Certified Basic Network Support Professional Virtual LANs VLAN

Virtual LANs VLAN

Virtual local area network, virtual LAN or VLAN is a concept of partitioning a physical network, so that distinct broadcast domains are created. This is usually achieved on switch or router devices. Simpler devices only support partitioning on a port level (if at all), so sharing VLANs across devices requires running dedicated cabling for each VLAN. More sophisticated devices can mark packets through tagging, so that a single interconnect (trunk) may be used to transport data for various VLANs.

Grouping hosts with a common set of requirements regardless of their physical location by VLAN can greatly simplify network design. A VLAN has the same attributes as a physical local area network (LAN), but it allows for end stations to be grouped together more easily even if they are not on the same network switch. VLAN membership can be configured through software instead of physically relocating devices or connections. Most enterprise-level networks today use the concept of virtual LANs. Without VLANs, a switch considers all interfaces on the switch to be in the same broadcast domain.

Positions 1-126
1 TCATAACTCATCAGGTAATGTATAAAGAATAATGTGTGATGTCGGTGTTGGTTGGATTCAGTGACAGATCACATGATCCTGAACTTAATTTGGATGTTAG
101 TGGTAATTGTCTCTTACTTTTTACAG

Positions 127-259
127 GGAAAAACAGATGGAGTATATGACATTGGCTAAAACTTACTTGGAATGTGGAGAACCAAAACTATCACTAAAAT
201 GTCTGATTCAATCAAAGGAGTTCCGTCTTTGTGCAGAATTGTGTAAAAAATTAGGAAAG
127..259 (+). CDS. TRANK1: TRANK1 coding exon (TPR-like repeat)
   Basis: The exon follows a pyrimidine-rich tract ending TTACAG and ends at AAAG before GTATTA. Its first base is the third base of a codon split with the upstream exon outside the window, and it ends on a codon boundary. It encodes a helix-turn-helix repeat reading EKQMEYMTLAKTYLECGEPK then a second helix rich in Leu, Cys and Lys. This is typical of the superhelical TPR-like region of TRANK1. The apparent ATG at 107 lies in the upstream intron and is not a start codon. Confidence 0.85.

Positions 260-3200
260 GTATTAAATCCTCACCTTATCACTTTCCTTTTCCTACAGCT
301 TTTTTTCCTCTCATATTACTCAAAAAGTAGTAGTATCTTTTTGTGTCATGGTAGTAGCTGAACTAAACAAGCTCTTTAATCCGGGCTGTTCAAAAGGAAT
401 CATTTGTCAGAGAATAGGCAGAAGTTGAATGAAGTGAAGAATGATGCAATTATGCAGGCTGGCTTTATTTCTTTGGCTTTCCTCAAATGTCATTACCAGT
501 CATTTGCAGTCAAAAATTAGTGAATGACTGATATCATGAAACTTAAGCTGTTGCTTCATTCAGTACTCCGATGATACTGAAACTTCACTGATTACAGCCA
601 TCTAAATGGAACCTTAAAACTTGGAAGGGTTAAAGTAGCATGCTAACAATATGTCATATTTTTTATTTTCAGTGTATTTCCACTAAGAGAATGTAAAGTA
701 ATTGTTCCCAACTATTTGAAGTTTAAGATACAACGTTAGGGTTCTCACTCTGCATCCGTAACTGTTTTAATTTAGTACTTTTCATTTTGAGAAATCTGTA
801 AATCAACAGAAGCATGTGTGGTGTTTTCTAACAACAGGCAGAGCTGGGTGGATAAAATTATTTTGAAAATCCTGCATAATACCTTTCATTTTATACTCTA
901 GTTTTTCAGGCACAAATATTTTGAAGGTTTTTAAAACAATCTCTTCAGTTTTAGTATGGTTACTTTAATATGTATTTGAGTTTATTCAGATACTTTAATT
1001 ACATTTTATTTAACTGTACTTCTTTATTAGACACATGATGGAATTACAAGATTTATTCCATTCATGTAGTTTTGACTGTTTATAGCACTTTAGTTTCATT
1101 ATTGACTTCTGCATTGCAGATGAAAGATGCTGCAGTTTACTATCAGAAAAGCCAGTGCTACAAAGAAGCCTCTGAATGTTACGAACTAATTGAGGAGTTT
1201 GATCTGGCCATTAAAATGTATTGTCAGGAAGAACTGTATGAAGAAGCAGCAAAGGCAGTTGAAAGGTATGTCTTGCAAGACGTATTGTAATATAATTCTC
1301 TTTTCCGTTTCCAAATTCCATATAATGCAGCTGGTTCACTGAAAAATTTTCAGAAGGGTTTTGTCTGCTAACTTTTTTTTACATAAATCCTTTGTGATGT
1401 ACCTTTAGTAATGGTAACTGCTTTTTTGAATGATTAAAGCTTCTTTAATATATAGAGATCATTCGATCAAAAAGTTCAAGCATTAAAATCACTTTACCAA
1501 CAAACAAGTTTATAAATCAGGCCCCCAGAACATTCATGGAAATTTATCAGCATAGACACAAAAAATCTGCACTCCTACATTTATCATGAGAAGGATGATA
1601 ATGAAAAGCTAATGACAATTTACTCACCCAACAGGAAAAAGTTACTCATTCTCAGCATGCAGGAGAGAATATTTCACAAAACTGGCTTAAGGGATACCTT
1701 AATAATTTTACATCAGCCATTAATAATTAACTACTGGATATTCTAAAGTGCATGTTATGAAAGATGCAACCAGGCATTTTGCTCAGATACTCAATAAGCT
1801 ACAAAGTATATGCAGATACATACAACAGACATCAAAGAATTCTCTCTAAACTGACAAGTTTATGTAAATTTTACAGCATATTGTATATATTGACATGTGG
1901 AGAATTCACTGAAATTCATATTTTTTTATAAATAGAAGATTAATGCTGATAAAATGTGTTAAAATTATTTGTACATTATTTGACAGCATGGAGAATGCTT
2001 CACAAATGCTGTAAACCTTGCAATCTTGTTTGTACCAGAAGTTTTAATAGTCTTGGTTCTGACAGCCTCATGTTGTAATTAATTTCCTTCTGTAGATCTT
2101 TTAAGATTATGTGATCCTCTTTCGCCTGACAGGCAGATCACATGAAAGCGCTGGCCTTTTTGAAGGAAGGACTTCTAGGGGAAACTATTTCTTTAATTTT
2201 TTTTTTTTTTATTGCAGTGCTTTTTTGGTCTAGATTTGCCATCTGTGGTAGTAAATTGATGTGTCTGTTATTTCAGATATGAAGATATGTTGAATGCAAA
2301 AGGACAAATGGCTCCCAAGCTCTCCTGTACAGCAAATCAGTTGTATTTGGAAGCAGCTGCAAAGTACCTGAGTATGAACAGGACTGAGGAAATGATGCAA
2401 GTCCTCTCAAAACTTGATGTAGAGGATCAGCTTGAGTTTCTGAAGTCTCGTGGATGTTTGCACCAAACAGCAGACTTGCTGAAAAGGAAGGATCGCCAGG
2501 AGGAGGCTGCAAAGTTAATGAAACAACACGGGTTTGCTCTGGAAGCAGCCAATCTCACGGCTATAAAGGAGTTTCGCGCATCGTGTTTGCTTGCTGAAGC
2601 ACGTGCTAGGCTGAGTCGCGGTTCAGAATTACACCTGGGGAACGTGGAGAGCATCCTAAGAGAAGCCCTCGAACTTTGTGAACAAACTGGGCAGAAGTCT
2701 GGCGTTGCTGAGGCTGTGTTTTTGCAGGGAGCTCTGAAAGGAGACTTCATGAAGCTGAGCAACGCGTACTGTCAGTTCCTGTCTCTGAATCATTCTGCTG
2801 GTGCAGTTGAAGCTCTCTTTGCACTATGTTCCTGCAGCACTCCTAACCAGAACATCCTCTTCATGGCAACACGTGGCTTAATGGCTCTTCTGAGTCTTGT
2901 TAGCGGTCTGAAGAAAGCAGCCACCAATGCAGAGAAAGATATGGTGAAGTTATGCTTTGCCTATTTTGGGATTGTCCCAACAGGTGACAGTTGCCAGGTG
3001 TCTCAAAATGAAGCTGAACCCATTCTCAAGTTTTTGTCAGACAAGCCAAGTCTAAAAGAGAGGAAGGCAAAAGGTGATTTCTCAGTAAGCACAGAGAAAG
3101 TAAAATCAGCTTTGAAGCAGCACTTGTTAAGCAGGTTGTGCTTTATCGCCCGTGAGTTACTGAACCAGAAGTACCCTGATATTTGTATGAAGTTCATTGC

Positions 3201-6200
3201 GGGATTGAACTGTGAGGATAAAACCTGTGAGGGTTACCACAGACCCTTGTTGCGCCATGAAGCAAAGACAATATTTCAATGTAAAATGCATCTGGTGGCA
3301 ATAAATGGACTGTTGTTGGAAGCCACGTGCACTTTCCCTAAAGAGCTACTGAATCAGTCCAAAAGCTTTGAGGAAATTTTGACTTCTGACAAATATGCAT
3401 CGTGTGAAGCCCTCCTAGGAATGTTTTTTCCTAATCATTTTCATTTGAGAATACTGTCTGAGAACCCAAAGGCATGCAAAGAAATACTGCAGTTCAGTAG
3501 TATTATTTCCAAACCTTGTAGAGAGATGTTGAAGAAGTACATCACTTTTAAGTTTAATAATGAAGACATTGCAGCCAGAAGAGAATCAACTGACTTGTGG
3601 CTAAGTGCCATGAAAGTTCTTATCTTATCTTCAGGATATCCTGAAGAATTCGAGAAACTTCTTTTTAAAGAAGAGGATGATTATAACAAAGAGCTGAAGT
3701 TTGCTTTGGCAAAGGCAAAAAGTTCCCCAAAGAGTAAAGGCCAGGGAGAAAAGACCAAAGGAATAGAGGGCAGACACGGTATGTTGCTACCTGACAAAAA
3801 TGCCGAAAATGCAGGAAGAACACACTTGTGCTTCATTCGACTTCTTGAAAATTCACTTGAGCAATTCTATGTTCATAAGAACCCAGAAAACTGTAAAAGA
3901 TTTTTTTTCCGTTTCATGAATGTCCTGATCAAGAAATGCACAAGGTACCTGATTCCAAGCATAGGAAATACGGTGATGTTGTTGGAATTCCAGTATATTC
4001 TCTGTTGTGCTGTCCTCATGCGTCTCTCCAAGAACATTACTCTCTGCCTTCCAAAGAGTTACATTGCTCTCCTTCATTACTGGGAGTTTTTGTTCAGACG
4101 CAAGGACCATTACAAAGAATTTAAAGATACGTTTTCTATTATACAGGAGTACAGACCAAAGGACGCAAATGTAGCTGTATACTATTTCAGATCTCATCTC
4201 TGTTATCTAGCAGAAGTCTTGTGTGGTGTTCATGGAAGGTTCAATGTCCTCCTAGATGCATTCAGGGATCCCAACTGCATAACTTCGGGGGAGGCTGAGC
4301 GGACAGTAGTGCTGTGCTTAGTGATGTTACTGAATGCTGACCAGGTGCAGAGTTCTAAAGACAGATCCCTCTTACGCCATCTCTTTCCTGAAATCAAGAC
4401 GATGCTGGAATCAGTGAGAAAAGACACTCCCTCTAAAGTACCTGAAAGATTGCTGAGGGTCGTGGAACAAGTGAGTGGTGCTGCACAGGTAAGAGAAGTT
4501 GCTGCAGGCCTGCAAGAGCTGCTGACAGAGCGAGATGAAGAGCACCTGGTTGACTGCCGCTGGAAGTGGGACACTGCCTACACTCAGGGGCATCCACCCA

To physically replicate the functions of a VLAN would require a separate, parallel collection of network cables and equipment separate from the primary network. However, unlike physically separate networks, VLANs share bandwidth, so VLAN trunks may require aggregated links and/or quality of service priorization.


 A VLAN is a switched network that is logically segmented by functions, project teams, or applications without regard to the physical location of users. For example, several end stations might be grouped as a department, such as engineering or accounting. When the end stations are physically located close to one another, you can group them into a LAN segment. If any of the end stations are in different buildings (not the same physical LAN segment), you can then group them into a VLAN.

You can assign each switch port to a VLAN. Ports in a VLAN share broadcast traffic. Ports that do not belong to that VLAN do not share the broadcast traffic. Ports from multiple Catalyst 2820 and Catalyst 1900 switches can be members of the same VLAN. shows an example of VLANs that span multiple switches and multiple floors or a building.


 For Support